Montenegrin Prime Minister Milo Đukanović resigns, citing a need for new leadership, and his intentions to turn to business.
The Presidential election begins in Montenegro, with Milo Đukanović of the hegemonic Democratic Party of Socialists of Montenegro and independent candidate Mladen Bojanić being the favorites in the polls.
With over 95 percent of votes counted, Prime Minister Milo Đukanović's Democratic Party of Socialists receives the most votes in this quadrennial election, but, by five seats, fails to gain an absolute majority. Djukanovic says he will seek a coalition with parties of national minorities.
Montenegro and NATO sign an accession agreement, paving the way for the country's future entry into the military alliance. All of NATO's members must now ratify the agreement, with Prime Minister Milo Đukanović expecting Montenegro to join by mid 2017.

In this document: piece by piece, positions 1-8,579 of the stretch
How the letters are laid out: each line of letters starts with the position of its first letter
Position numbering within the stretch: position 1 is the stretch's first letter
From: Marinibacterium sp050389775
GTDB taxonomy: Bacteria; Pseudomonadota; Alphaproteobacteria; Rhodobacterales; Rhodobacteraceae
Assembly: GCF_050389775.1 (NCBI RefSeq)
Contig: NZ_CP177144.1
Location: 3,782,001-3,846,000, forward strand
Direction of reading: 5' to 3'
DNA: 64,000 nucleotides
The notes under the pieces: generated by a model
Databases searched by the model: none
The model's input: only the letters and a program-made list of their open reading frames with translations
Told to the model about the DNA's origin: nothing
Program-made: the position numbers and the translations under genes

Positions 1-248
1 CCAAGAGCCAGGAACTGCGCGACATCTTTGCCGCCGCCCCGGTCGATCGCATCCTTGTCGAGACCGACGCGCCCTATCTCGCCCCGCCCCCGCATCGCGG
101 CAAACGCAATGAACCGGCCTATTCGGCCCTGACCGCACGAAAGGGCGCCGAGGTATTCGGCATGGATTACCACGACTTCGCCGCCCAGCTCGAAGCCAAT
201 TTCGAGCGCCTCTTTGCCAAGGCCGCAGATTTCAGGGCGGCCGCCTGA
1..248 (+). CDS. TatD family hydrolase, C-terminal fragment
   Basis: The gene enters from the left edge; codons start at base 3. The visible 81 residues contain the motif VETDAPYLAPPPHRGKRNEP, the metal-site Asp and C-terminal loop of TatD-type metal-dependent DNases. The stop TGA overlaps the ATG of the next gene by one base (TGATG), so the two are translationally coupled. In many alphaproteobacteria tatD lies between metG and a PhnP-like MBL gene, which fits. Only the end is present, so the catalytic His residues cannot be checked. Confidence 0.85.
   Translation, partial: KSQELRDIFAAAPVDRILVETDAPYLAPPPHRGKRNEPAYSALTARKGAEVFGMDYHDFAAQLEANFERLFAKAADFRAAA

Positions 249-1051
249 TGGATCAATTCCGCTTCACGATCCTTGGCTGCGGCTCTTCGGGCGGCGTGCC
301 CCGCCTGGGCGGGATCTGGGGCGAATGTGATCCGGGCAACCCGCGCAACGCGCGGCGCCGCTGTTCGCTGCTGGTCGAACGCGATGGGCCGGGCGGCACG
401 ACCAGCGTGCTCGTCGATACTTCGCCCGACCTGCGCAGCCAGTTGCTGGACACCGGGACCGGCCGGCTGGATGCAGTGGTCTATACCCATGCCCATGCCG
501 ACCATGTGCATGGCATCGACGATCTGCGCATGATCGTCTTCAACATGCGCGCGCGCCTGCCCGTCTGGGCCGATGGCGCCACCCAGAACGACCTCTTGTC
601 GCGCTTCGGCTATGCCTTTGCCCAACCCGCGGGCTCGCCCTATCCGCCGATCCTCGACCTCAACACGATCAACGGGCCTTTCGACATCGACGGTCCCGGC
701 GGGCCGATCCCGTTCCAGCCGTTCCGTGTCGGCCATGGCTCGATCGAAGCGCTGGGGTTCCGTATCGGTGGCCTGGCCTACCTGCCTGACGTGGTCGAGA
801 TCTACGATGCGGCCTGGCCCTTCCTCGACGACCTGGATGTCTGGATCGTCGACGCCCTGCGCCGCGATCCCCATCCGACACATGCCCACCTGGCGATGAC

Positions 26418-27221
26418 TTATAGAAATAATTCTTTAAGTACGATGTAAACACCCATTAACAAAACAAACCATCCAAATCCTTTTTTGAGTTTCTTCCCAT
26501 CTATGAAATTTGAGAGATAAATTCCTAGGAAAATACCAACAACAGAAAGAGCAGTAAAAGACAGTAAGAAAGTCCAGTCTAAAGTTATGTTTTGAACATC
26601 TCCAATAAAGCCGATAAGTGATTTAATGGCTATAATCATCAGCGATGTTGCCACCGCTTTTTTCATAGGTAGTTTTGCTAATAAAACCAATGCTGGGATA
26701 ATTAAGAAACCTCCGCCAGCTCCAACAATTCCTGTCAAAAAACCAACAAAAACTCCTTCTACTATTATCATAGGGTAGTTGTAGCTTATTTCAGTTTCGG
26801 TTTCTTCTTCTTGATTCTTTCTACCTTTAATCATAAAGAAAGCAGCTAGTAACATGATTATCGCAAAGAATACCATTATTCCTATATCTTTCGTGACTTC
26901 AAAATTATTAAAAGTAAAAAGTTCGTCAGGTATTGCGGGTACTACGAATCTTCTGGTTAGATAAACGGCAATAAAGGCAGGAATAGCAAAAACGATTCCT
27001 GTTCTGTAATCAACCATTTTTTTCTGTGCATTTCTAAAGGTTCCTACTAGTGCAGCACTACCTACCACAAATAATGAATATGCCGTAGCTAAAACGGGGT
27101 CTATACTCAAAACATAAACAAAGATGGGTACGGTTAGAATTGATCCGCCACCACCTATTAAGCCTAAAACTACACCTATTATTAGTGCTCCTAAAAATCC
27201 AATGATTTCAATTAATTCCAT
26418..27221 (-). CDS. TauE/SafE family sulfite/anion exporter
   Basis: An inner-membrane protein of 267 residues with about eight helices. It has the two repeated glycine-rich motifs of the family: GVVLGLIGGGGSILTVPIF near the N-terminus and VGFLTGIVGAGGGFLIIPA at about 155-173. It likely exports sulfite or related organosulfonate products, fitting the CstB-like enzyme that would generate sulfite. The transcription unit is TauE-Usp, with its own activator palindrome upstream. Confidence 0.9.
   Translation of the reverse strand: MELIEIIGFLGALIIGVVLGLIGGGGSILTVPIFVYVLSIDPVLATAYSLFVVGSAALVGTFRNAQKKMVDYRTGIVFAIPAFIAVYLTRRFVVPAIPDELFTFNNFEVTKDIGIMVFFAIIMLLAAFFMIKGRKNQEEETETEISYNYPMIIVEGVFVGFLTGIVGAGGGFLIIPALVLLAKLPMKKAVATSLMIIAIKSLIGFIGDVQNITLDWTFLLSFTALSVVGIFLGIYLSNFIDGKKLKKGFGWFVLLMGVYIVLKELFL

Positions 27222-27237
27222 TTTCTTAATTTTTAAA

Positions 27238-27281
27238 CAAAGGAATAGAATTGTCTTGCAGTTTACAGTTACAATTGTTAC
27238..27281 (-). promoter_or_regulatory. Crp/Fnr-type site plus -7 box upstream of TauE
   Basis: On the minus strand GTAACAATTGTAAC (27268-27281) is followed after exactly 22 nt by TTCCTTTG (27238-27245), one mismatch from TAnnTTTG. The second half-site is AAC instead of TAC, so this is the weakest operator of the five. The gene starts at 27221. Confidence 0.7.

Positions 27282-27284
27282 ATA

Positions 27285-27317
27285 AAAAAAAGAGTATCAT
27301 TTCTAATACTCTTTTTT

Thousands protest and clash with police in Montenegro's capital Podgorica, demanding the immediate resignation of Prime Minister Milo Đukanović. Đukanović has rejected calls to resign and has accused the opposition of trying to prevent the country's NATO membership, saying he is convinced Russia is behind the unrest.